Iván Gaztañaga is political scientist and M.D in International Law and International Relations (University of Granada) and expert in Middle East Studies (Hebrew University of Jerusalem) and now is completing his Ph.D in International, European and Comparative Law focused on Armenian Genocide with the following topic: “The Genocide against the Armenian people in the diplomatic and consular letters (1914-1925)”.
- Ivan, the program is coming to an end, have you done all your research?
- I am completing my PhD in International Law and Genocide Studies at the University of Granada (Spain). My research experience in Armenia was a part of comparative resources, comparative frameworks, diverse point of views and theories regarding Armenian Genocide. In AGMI, I was advised and directed by the historian Robert Tatoyan, who provided me with the basic and general literature, as well as detailed investigations in different fields: statistics, history, political science, journalism and art.
- We have many applicants every year, and this year was no exception. How did you manage to win the Lemkin scholarship?
- Almost one year and half ago I was looking for some historical documents in the Spanish National Archives for my research in the Middle East, not related to the Armenians. Fortunately, I have found many Diplomatic Letters from different Ottoman cities, such as Istanbul, Izmir, as well as from Aleppo, Beirut and Jerusalem talking about the Armenian massacres of 1915-1916. I have started to search, order, read and copy dozens of letters, manuscripts, telegrams and press news relating the Armenian Genocide. I have realised that many Spanish diplomats were witnesses to the massacres and informed the Spanish government to try to stop them. Although Spain maintained neutral position during World War I, some Armenians were rescued and sent to Latin America with the help of religious missions in the Ottoman Empire and Armenia. Working with primary sources is exciting but also too hard because of the need to face many different periods of time and topics. On the other hand, I am analysing the documents from the legal perspective, finding juridical concepts of the genocide definition.
This study reveals that Spain was informed about the atrocities and killings from the beginning of the Genocide and there are enough official and diplomatic resources on the issue, so that to recognize the Genocide and fight against the denialism. There are very few scientific publications about Armenian Genocide based on the Spanish documents.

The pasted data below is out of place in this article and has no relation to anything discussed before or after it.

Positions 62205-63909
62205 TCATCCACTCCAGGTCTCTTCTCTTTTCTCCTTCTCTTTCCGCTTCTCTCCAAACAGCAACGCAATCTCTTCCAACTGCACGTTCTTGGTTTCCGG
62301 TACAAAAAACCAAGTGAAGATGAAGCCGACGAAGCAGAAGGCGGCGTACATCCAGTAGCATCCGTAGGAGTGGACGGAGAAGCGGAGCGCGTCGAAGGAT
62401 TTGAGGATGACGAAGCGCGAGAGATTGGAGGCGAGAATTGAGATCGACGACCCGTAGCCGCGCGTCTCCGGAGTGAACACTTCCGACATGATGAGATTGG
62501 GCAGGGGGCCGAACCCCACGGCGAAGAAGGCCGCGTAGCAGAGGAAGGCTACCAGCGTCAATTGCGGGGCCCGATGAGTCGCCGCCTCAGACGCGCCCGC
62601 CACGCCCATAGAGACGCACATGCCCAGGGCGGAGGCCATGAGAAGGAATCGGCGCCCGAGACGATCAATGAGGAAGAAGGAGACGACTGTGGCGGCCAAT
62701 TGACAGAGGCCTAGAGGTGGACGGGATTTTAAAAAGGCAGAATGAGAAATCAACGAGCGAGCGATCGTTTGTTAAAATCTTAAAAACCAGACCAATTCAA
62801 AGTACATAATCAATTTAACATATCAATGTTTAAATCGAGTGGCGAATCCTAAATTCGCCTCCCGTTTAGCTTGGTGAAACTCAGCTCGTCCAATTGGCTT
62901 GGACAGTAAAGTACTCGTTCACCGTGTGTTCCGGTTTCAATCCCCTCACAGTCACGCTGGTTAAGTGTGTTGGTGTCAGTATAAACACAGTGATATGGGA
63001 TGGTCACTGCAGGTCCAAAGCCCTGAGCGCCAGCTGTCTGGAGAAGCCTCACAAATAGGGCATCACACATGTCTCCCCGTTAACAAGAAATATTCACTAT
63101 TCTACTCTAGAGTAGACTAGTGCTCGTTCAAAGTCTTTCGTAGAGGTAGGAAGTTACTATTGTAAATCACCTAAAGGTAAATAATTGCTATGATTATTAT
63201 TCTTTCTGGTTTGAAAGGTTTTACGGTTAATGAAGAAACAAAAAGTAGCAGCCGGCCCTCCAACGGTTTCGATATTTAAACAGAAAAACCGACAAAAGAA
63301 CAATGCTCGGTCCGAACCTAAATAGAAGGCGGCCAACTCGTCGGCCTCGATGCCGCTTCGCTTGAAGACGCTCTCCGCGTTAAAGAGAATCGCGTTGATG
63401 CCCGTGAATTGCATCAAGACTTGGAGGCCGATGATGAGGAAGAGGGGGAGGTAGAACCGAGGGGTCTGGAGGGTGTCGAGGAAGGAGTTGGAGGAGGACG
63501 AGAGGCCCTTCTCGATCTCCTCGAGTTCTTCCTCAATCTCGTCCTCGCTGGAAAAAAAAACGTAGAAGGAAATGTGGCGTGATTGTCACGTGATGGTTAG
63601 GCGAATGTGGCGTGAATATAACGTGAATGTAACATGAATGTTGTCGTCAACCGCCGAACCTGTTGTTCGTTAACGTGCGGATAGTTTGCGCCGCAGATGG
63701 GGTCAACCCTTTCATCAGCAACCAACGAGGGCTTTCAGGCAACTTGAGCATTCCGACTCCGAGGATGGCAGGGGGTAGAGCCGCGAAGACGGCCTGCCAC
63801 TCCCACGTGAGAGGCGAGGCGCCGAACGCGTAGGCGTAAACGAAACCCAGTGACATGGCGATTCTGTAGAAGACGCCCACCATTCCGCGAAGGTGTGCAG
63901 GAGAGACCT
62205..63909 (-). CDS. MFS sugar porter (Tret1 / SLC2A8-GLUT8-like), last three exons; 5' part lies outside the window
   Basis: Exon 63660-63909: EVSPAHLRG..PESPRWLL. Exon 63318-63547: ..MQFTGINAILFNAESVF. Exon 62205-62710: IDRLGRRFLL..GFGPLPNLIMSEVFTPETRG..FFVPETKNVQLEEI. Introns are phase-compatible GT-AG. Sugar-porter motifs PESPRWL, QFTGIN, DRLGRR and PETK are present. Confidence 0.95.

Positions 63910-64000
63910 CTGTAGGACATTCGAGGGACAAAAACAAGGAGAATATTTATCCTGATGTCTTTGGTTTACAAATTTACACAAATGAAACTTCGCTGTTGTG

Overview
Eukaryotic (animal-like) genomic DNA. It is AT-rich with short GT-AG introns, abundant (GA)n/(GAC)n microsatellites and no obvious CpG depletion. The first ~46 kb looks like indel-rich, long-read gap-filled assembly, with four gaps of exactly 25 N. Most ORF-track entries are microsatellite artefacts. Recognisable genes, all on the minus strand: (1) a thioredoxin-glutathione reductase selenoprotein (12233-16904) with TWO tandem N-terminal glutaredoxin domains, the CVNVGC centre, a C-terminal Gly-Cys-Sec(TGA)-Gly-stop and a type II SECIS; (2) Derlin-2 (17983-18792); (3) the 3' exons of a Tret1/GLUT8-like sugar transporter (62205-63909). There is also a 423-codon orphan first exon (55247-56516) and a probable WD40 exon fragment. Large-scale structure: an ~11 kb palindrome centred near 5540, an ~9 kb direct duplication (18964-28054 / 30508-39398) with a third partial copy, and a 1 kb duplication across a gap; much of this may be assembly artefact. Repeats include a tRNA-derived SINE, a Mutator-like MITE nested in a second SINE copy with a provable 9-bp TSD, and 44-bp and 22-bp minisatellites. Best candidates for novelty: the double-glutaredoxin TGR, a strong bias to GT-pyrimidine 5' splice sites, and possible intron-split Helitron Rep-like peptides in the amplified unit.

- Why do you devote so much attention to the Armenian Genocide?
- Writing about the so-called “hidden Genocide” is giving the Armenian People, victims and survivors an honourable and privilege name in the history. From my International Law perspective, the study of Armenian Genocide is not focused on the punishment of the perpetrators, but rather on the recognition of Armenian Genocide as a tool for international reparations, which I consider more effective. Only, when the democratic and free states, and of course Turkey, recognise Armenian Genocide as the first Genocide of the XX century, both the Republic of Armenia with its Armenian citizens, and the whole Diaspora will be able to skip the page of this dark period, remember and take steps to going on with their lives. So, my last step will be to try that the Spanish Parliament recognises Armenian Genocide enlightened by our Diplomatic and Consular Documents, as a witness state.
- What would you like to change in this program and what will be your advice for the next scholarship winners?
- I think it would be important to have more dynamic research activities with other scholars or organize some meetings with relevant researchers in Armenia to have a huge perspective not only of the Genocide, but about Armenia as an “idea”.
- Will you return to Armenia?
- Sure, I plan to visit the country again when the International Association of Genocide Scholars’ Conference be in Yerevan, to present then my research results. And also I need to visit other important places that I could not during my research period.
- Thank you Ivan.
- Thank you Arevik.
© Armenian Genocide Museum-Institute.